Gushing spasms of pain left her raw, wrenching, and writhing in a clinic they knew. The doctor’s hands worked on the jagged edges of her cervix and ripped a half-formed being apart, wrapped in the blood, mucus, and fluids of a mother she would never meet. Oh yes, it would have been another wretched female, had it been born. The doctor ran a couple of scans, pressing against the mother’s womb in the half-light of a silhouetted room. They fixed the ordeal in hushed tones and the papered sound of money, left her alone in the room, cracked open, in her memories and grief.

She returned, soon after, to the home where rituals and chores have been waiting for her since eternity. The women of the house surrounded her, grim, dark and crumbling with their own tales of submission. “You have to bear at least one male child soon if you want to stay around here, in this house”, she was told, as her mother-in-law squinted at her, making handmade quilts. Her sisters-in-law hovered around her in kitchen flames. The men of the house suspended her in unleashed wants. Her husband sliding up and down her pale body, relentlessly, every night, snored beside her in satiated sleep.

She floated alone like a weightless bubble in space. The moon became her pilot light; she danced to the softest of music, a quiet, unperturbed dance in her dreams, hand-in-hand with her unloved little girl. Together, they swirled and twirled, a wild fury of light, till the wake of daylight burned their fire away. Together, they drank the residual juices of the day until the wee hours of the night, when they reunited in the soiree of their shared dreams.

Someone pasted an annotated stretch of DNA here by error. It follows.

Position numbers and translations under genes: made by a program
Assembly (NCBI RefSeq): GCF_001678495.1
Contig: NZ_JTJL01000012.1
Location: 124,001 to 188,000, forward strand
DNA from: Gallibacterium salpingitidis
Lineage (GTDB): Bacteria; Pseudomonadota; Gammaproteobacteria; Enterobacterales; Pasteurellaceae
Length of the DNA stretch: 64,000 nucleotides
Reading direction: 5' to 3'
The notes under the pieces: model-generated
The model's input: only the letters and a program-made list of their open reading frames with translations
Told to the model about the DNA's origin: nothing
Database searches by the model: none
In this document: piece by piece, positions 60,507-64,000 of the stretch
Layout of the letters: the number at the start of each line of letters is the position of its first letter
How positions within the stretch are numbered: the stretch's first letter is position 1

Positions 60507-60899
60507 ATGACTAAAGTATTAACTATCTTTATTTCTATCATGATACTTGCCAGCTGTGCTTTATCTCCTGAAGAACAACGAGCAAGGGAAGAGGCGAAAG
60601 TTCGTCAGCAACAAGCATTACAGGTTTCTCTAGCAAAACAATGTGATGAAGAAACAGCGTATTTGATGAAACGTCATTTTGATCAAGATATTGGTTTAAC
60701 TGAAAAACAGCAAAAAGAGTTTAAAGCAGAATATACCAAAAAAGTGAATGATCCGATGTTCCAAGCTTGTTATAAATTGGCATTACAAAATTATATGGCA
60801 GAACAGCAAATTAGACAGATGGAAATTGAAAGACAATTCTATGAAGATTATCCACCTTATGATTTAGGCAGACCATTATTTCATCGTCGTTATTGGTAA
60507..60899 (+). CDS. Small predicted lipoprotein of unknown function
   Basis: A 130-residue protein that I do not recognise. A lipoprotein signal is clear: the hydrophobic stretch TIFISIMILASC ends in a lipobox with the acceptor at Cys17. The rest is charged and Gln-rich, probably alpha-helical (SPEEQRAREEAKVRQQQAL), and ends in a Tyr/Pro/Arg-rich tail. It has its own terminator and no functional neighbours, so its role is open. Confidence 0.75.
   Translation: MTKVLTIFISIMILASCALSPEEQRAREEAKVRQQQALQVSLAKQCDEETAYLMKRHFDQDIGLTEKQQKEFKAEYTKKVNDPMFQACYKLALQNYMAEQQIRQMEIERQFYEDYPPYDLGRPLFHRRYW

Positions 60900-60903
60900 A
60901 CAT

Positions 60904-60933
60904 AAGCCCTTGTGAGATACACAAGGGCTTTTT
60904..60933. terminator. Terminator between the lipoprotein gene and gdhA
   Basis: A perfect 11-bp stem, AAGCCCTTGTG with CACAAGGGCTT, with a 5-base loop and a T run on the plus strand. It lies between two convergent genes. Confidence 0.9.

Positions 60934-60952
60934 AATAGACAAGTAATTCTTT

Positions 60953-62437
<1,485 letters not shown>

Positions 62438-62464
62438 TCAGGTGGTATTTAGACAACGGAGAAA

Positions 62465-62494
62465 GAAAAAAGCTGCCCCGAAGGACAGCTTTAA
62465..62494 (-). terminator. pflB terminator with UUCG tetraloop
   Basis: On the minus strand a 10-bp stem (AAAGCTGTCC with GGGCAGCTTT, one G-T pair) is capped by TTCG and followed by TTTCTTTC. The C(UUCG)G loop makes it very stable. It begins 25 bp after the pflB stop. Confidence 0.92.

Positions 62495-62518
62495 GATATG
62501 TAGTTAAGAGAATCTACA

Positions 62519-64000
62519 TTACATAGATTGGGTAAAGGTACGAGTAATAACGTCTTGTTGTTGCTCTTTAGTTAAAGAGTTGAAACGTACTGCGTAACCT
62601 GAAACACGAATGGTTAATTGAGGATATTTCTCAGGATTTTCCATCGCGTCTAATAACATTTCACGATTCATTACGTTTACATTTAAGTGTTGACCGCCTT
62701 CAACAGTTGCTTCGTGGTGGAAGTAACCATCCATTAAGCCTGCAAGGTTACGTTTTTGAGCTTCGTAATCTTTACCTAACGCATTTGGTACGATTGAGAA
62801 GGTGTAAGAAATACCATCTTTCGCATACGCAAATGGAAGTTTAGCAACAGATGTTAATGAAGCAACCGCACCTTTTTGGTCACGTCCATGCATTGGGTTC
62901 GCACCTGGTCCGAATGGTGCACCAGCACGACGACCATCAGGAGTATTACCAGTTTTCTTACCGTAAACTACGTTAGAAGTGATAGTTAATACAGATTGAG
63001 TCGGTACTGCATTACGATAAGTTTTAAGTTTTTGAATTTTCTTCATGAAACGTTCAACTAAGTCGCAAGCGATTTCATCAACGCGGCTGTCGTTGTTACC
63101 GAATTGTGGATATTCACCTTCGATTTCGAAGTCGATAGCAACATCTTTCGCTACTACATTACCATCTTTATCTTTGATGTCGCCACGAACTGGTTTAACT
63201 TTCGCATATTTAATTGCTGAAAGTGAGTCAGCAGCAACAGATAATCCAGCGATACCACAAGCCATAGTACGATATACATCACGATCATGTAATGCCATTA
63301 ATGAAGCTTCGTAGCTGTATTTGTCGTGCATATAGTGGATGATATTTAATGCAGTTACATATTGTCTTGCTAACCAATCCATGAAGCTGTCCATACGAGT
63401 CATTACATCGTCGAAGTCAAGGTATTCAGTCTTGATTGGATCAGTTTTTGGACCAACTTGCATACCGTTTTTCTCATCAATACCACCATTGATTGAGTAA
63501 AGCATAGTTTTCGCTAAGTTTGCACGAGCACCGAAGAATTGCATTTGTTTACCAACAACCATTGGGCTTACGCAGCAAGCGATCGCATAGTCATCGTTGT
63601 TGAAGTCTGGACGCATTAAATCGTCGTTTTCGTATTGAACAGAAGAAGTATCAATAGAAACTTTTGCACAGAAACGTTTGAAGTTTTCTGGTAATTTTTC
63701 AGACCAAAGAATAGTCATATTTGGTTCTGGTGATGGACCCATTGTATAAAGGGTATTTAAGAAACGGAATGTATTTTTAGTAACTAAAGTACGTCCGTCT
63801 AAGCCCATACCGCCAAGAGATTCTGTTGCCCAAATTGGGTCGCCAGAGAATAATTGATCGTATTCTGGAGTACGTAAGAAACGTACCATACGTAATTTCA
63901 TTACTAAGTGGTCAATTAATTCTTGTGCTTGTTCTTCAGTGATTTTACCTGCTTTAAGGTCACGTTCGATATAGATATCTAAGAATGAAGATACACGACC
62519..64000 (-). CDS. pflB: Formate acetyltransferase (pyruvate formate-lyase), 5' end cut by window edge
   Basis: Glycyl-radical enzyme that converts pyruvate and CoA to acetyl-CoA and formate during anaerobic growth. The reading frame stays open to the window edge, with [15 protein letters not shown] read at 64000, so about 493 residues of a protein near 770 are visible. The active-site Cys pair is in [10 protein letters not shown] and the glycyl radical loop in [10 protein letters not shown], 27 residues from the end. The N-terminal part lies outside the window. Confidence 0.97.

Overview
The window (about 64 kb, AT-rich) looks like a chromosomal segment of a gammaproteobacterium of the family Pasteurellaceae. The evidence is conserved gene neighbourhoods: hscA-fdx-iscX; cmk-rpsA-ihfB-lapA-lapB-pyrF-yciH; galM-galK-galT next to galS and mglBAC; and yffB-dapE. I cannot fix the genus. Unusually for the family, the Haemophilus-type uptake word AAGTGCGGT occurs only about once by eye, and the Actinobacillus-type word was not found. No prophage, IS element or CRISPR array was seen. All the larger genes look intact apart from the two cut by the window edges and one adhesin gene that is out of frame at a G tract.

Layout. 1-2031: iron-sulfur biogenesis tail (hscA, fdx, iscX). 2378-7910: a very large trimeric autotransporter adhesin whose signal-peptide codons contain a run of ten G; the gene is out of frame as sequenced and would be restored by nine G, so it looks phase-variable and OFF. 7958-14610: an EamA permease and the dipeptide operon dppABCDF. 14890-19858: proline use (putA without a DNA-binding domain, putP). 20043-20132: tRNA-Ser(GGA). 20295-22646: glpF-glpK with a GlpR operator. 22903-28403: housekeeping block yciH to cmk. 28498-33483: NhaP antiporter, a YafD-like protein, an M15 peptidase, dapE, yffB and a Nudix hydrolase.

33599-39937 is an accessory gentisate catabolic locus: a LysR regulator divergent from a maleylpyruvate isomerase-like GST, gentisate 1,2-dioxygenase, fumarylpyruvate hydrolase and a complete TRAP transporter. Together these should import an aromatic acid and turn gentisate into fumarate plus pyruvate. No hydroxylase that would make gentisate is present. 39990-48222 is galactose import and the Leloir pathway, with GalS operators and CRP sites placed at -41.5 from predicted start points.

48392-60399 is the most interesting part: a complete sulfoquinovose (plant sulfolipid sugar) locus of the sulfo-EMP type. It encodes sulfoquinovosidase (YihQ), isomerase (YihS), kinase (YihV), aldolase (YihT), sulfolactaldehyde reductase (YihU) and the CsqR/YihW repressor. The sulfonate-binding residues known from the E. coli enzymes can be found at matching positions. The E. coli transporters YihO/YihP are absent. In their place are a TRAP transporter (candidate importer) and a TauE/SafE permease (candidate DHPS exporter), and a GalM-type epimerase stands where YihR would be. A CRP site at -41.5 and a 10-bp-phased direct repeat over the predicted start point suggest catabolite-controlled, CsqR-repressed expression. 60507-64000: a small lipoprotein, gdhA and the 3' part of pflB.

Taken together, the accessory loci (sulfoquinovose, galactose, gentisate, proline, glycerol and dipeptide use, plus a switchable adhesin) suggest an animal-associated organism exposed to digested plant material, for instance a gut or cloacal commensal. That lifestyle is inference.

Author’s Note: This is my first modest attempt at crafting a poetic, fictional narrative of a mother and her daughter, their patriarchal trappings and their shared wounds. This is also my humble tribute to the battered women of India, suffering the pangs of domestic violence, sexual abuse, and the evils of female infanticide.

Photo-credit: Here


Lopa Banerjee is a freelance writer, poet, and mother of two beautiful girls. She is also in her final year of studying creative nonfiction writing at the University of Nebraska, Omaha. She has just completed her memoir, a book-length collection of personal essays and stories on her childhood and her internal journey titled, Thwarted Escape: A Journey of Migrant Trails and Returns. Her poetry, essays, articles, and book reviews have appeared and are forthcoming at Prairie Fire13th Floor MagazineFine LinesYahoo VoicesThe Mind CreativeIncredible Women of India, and Ampersand Review.

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8 Responses to “River Deep: The Pain and Dance”

  1. Arti Q Lette

    Disturbing…but that was what it was meant to be in the first place..To shake us out of our inertia of denial, if I can say so. Very well written Lopa Banerjee

  2. lopu123

    Thank you so much for your precious comments, Arti…really means a lot! Yes, it had been intended as a disturbing piece, born out of the apathy and abuse towards women we all have seen, heard and read about.


  3. mohsinme

    Lopa: It is beautiful. It is tragic too as it deals with a reality that is little talked about or written about or shown in films.

  4. Antara

    Touching, painful and poignant… this piece takes the reader through the grim dark alley of a woman’s life – a mother, a girl child, an unborn female fetus, all sharing and facing the relentless struggle of staying alive in an insensitive, indifferent world.
    Brilliantly written…!!! Keep writing more, Lopa!

  5. Shamik Banerjee

    Beautifully crafted to bring out the pain of many unspoken voices